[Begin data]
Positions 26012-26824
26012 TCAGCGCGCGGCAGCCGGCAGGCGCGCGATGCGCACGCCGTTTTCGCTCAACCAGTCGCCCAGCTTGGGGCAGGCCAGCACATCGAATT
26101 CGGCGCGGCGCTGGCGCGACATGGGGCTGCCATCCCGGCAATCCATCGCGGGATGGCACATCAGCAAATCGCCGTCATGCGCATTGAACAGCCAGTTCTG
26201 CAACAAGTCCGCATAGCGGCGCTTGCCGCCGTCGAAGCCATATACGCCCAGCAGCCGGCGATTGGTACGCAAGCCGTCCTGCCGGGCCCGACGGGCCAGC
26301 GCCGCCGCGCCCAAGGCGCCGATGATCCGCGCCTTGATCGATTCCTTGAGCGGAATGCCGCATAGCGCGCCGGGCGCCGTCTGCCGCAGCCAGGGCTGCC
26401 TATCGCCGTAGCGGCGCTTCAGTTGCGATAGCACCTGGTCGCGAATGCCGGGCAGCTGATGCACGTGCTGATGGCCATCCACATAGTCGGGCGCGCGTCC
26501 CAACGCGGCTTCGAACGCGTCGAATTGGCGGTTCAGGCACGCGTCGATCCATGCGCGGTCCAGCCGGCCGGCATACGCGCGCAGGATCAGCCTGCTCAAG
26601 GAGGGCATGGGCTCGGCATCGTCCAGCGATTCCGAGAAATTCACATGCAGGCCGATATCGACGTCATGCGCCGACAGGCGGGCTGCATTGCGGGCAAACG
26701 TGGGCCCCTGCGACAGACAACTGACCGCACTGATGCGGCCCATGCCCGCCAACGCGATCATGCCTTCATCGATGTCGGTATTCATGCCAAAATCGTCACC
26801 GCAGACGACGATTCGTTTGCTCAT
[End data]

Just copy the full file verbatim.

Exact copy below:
Positions 26012-26824
26012 TCAGCGCGCGGCAGCCGGCAGGCGCGCGATGCGCACGCCGTTTTCGCTCAACCAGTCGCCCAGCTTGGGGCAGGCCAGCACATCGAATT
26101 CGGCGCGGCGCTGGCGCGACATGGGGCTGCCATCCCGGCAATCCATCGCGGGATGGCACATCAGCAAATCGCCGTCATGCGCATTGAACAGCCAGTTCTG
26201 CAACAAGTCCGCATAGCGGCGCTTGCCGCCGTCGAAGCCATATACGCCCAGCAGCCGGCGATTGGTACGCAAGCCGTCCTGCCGGGCCCGACGGGCCAGC
26301 GCCGCCGCGCCCAAGGCGCCGATGATCCGCGCCTTGATCGATTCCTTGAGCGGAATGCCGCATAGCGCGCCGGGCGCCGTCTGCCGCAGCCAGGGCTGCC
26401 TATCGCCGTAGCGGCGCTTCAGTTGCGATAGCACCTGGTCGCGAATGCCGGGCAGCTGATGCACGTGCTGATGGCCATCCACATAGTCGGGCGCGCGTCC
26501 CAACGCGGCTTCGAACGCGTCGAATTGGCGGTTCAGGCACGCGTCGATCCATGCGCGGTCCAGCCGGCCGGCATACGCGCGCAGGATCAGCCTGCTCAAG
26601 GAGGGCATGGGCTCGGCATCGTCCAGCGATTCCGAGAAATTCACATGCAGGCCGATATCGACGTCATGCGCCGACAGGCGGGCTGCATTGCGGGCAAACG
26701 TGGGCCCCTGCGACAGACAACTGACCGCACTGATGCGGCCCATGCCCGCCAACGCGATCATGCCTTCATCGATGTCGGTATTCATGCCAAAATCGTCACC
26801 GCAGACGACGATTCGTTTGCTCAT